Passions that are forced to remain faraway are generally malevolent. The contemporary spectator appears to perpetually watch for the fleeting occasion to make his opinion known on a great variety of things he knows nothing about, but in every case he only expresses his dominant emotions: omniform envy, ambition without means and pretension without illusion.

Because these are the traits that massively express a system of production that cannot dream of making consumers more successfully than it makes merchandise. This desperate mediocrity regularly hastens to say anything at all with authority, so as to resemble the authorities, who also say anything at all. This mediocrity systematically forgets the obvious, dogmatizes from the rumors that it has itself invented and blindly talks nonsense about its own falsifications.
The late Guy Debord, leader of The Situationists, would come down hard on the wackier wing of the biker community today. He would see it as a subculture that, devoid of all theoretical and practical coherency, is unified only by its aesthetic: tight pants, black tattered clothes, matted hair, body odor. In this fashion, our young radical learns the first thing about neo-anarchism: the need to replace genuine radicalism with a revolutionary lifestyle.

Much else flows from this: dumpster-diving as an end in itself, veganism – a simple dietary choice – at once becomes revolutionary, and the desire for radical activity translates into meaningless black bloc participation (the caricature of revolutionary action in an obviously non-revolutionary situation; a purely spectacular semblance of opposition and a lingering legacy from The Weathermen and other such pitiful groups).

Aside from vague catch-phrases about autonomy, community, and anti-authoritarianism, the neo-anarchist never develops any clear idea of what the end goal really is, and because of this confusion about the end, this individual naturally develops a distorted set of means. In other words, because these anarchists do not understand the actual nature of the revolution and what it seeks to accomplish, the tactics that are ultimately adopted cannot help being non-revolutionary.

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Talk Yiddish

Back in June I posted about the Biblical Curse Generator. I thought it was an excellent tool for finding the right curses when cagers abuse their road privileges.

Well, it's Shabbat. In a humble effort to promote Judeo-Christian understanding I thought I'd provide some equally effective Yiddish curses. So what can you say when a tipesh, or moron, hits a biker when making a right-hand in front of them?

Finding the right words is important. Yiddish categorizes the idiocies of others in a thousand ways. Therefore, fine distinctions matter. First, is s/he a shmendrik, kuneh-laiml, or yold? A shmendrik will hit a biker because s/he expects it to get out of his way. A kuneh-laiml, on the other hand, didn’t notice the biker in the first place. And a yold is simply a fool who believes both when they claim that hitting the biker wasn't their fault.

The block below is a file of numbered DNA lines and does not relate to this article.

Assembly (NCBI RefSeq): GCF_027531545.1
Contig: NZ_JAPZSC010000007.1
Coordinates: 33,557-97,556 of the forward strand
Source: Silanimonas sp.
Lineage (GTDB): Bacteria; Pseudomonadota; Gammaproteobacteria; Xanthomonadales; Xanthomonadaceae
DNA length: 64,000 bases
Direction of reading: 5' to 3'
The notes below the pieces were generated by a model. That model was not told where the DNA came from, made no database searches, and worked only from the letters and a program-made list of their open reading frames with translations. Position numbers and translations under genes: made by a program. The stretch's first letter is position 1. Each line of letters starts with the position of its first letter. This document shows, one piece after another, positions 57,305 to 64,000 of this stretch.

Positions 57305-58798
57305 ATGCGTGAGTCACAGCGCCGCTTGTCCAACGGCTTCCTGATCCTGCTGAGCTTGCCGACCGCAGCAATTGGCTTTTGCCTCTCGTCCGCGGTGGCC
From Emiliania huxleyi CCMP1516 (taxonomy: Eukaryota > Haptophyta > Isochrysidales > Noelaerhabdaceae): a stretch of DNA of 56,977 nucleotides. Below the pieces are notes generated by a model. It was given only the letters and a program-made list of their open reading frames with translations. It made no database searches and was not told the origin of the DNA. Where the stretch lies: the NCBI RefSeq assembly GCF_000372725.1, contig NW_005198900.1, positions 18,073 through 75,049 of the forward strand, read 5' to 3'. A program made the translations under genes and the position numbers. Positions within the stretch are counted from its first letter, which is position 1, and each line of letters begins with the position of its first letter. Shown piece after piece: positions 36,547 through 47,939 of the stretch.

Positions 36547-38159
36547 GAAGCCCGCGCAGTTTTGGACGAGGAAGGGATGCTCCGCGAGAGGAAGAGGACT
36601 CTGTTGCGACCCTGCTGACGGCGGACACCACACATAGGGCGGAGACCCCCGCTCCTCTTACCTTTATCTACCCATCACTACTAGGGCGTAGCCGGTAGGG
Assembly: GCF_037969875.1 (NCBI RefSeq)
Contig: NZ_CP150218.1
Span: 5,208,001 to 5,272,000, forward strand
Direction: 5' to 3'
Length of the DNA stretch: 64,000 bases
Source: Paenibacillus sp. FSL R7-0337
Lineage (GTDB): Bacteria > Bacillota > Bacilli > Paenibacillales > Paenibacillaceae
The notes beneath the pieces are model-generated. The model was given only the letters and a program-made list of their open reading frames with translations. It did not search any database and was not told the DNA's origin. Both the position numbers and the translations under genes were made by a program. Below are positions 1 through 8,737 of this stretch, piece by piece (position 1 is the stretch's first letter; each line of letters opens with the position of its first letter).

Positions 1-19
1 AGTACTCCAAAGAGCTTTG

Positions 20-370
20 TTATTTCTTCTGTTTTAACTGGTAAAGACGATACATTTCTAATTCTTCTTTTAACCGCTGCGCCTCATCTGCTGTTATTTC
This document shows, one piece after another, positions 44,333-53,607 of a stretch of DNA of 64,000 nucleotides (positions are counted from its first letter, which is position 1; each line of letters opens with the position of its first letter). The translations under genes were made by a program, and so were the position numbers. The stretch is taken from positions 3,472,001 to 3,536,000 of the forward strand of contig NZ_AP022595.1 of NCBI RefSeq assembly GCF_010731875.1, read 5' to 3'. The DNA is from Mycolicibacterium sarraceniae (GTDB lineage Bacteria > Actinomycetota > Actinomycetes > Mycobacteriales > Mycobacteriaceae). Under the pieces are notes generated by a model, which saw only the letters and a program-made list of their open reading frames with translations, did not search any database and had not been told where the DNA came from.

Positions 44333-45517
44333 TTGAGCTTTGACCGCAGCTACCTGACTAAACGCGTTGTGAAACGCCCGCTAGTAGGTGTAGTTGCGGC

Personally, I favor shoyteh ben pikholts: literally, a fool with a woodpecker for a father. Then you should add, Vilst krikhn? Zolst meer krikhn afn boyekh! In other words, You want to crawl? You should crawl on your belly! If you get a response, just throw in Zits in krits in shveig. That means Sit and gnash your teeth and be silent.

... much more creative, and satisfying, than the overworked Flipping the Bird.

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Bike porn

oh yeah baby

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Frank Patterson

and why I ride British

Perhaps the first bike artist, Frank Patterson was born in Portsmouth, England, on 12 October 1871. It was middle of the reign of Queen Victoria and biking was developing as a popular means of transport. Bikes opened up countryside travel to everyone; including Patterson, for whom bike art became a life long passion.

In a career spanning over 59 years, Frank Pat Patterson illustrated for Cycling magazine, C.T.C. Gazette, and many other publications, producing many thousands of drawings chronicling the golden age of the bicycle. He rolled his last on 17 July 1952.

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Bike friendly?


Over at his blog, Dave Moulton describes POBs or Pedestrians on a Bike. It's not unlike the widespread stereotype of cagers. [They] behave like pedestrians. Most pedestrians don't follow too many rules; they wander around willy-nilly all over the place.

Dave then goes on to describe an irritating sub-group, the APOBs.
The “A” is for Anarchist, Arrogant, or Asshole, pick any one. They grew up as POBs, later bought expensive bikes and started hanging out and riding with cyclists. However, they never became true cyclists because they disregard the laws of the road, at all times.